By Dhara Thakar Meghani
Sunday, lunchtime. As promised, kids’ choice today – you’re at their favorite eatery. Once everyone is happily munching away, what else are you likely to be doing? Check all that apply, or add your own to the list!
A. Checking e-mail on your phone
B. Posting photos on a social media site of the kids making their silliest faces
C. Thinking about the upcoming work week
D. Monitoring what and how much the kids are eating
E. Sneaking a few glances at the sports match on the restaurant TV
F. Worrying about your parking meter expiring
…the possibilities are endless! If we are being honest with ourselves, we are prone to losing focus quite easily. Material and mental distractions pull our attention away even when we have the best intentions of spending ‘quality time’ with our friends and loved ones. What are the implicit messages your children receive when you are lured away from time together by work deadlines, household chores, or simply, your internal experience?
How can you be more attentive and effective in these and more complex situations, such as when an argument needs to be broken up or when a child needs to be disciplined?
The buzz phrase for this effort is ‘mindful parenting,’ or an approach that, as expert Jon Kabat-Zinn states¹, “has the potential to penetrate past surface appearances and behaviors and allow us to see our children as they truly are, so we can act with some degree of wisdom and compassion.”
In an age where the present moment is constantly interrupted by competing demands on our time, researchers are increasingly curious to understand the potential impact of training parents to be more mindful when interacting with their children².
Mindful parenting is rooted in the ancient foundations of Buddhist mindfulness practice, which cultivates awareness, intention, and openness or non-judgment in our daily lives. If this description conjures images of solitary, sustained closed-eye meditation, think again. Mindful parenting interventions include some independent meditative exercises, but favor ‘in vivo’ work, or hands-on incorporation of mindfulness principles, while with one’s children.
One model³ includes five elements for successful mindful parenting: “listening with full attention; nonjudgmental acceptance of self and child; emotional awareness of self and child; self-regulation in the parenting relationship; and compassion for self and child.”
Some of these components may feel at odds with traditional South Asian parenting practices, in which children are expected to defer to authority, are often exposed to physical and verbal punishment, and where fears of having unsuccessful, disobedient children may drive parents to be particularly restrictive or unforgiving4.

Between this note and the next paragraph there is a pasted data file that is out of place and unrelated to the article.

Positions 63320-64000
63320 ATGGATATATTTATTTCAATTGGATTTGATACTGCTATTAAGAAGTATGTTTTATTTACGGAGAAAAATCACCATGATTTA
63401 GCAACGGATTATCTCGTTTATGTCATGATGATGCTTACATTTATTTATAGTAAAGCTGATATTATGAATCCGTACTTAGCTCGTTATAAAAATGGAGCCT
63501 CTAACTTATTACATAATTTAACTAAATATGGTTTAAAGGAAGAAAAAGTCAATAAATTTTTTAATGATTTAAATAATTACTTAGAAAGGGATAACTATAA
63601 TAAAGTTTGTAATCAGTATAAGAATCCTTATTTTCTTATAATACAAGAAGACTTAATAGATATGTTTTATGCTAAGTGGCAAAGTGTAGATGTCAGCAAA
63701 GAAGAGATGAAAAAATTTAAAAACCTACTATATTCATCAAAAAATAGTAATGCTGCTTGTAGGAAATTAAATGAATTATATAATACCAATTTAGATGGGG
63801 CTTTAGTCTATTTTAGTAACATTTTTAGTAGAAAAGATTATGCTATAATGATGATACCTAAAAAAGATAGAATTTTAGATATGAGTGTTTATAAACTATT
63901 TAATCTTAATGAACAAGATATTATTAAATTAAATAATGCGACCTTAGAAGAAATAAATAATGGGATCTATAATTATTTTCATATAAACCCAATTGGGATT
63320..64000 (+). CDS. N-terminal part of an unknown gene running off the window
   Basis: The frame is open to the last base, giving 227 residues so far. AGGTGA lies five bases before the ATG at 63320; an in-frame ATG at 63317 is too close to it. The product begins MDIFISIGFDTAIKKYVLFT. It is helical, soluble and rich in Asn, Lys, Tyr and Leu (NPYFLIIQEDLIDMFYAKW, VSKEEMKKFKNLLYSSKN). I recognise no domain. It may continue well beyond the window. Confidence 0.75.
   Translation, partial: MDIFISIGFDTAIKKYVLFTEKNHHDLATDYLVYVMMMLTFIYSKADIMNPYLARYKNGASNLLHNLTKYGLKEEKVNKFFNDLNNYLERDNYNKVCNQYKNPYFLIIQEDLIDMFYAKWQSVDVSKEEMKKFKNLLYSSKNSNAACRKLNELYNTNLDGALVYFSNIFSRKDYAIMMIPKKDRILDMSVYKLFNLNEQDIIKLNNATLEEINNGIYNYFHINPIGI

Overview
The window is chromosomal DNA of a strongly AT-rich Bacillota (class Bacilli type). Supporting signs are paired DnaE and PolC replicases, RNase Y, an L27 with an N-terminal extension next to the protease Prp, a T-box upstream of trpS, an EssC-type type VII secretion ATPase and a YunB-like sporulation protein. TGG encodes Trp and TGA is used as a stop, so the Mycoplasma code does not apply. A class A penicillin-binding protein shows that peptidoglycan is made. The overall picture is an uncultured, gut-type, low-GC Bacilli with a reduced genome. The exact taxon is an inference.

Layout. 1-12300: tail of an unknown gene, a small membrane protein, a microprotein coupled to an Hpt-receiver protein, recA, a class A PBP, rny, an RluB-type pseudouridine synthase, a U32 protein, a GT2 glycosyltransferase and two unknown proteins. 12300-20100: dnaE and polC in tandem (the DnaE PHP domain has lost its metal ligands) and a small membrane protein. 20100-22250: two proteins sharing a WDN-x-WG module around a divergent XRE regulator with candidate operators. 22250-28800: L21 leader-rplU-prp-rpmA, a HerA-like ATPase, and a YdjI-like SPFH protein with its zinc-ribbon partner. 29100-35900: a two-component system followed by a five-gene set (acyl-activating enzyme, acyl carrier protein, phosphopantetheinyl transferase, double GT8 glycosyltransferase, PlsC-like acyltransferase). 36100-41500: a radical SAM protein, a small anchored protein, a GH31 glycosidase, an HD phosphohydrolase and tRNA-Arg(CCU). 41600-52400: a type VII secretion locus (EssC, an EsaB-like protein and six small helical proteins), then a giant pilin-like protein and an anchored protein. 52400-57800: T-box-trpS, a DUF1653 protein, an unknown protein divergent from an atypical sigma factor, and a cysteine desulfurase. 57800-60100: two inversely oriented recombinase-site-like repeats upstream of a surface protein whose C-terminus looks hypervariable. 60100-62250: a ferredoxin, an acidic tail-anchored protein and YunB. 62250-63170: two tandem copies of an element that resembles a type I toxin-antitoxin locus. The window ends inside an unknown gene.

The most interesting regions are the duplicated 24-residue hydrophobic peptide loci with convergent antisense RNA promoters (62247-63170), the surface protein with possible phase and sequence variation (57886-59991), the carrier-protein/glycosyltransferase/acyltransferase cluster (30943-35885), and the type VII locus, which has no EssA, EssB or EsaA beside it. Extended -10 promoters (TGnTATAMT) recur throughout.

However, mindful parenting is thought to help parents bring to light preconceived worries and unconscious beliefs, and break negative interaction patterns that can actually serve to damage or detract from the parent-child relationship.
Research on mindful parenting suggests there may be benefits for parents, for children, and for the overall relationship, particularly during the notoriously challenging stage of adolescence5. These studies have shown reductions in parenting stress, improvements in children’s behavior, and a decrease in negative and hurtful emotions in the relationship when parents were more attentive, compassionate, and non-judgmental.
Parenting is no walk in the park, and proponents of mindful parenting understand there are moments when one’s attention is spread thin, or when chaos negates the possibility of being that cool, calm parent you aspire to be. When this occurs, humility, acknowledgment, and an attempt to repair missteps or harsh words spoken can go a long way.
Remember, you do not need to be part of a mindful parenting intervention in order to try it out yourself: take a deep breath, open your eyes, ears, and heart, and plunge right in!
For more information and specific strategies, Dhara recommends the book Everyday Blessings: The Inner Work of Mindful Parenting by Myla and Jon Kabat-Zinn.
²Cohen, J. A. S., & Semple, R. J. (2010). Mindful parenting: A call for research. Journal of Child and Family Studies, 19(2), 145-151.
³Duncan, L. G., Coatsworth, J. D., & Greenberg, M. T. (2009). A model of mindful parenting: Implications for parent–child relationships and prevention research. Clinical Child and Family Psychology Review, 12(3), 255-270.
4It is important to note that these are stereotypical behaviors and are certainly not employed by all South Asian parents.
5Bögels, S. M., Lehtonen, A., & Restifo, K. (2010). Mindful parenting in mental health care. Mindfulness, 1(2), 107-120.